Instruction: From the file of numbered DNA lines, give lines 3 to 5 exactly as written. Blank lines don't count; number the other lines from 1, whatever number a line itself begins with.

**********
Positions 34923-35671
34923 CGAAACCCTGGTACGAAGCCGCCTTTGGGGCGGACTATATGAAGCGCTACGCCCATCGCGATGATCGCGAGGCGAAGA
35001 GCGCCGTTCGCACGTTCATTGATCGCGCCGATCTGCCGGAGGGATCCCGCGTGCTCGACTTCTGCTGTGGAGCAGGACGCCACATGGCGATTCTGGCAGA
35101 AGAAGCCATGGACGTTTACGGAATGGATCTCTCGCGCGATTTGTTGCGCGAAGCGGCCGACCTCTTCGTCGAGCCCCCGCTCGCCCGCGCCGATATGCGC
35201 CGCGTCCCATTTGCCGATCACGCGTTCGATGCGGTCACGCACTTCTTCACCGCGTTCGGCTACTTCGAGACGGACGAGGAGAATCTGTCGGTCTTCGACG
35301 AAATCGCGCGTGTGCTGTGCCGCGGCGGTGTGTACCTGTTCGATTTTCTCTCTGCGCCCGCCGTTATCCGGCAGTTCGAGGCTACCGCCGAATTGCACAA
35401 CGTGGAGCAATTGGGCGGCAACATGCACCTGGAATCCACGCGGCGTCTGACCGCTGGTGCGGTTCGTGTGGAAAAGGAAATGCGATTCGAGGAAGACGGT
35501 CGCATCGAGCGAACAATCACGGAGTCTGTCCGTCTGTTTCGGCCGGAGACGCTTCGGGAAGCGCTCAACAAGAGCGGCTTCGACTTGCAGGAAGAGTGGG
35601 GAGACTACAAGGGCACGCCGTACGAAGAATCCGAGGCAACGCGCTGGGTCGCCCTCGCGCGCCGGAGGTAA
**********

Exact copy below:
35001 GCGCCGTTCGCACGTTCATTGATCGCGCCGATCTGCCGGAGGGATCCCGCGTGCTCGACTTCTGCTGTGGAGCAGGACGCCACATGGCGATTCTGGCAGA
35101 AGAAGCCATGGACGTTTACGGAATGGATCTCTCGCGCGATTTGTTGCGCGAAGCGGCCGACCTCTTCGTCGAGCCCCCGCTCGCCCGCGCCGATATGCGC
35201 CGCGTCCCATTTGCCGATCACGCGTTCGATGCGGTCACGCACTTCTTCACCGCGTTCGGCTACTTCGAGACGGACGAGGAGAATCTGTCGGTCTTCGACG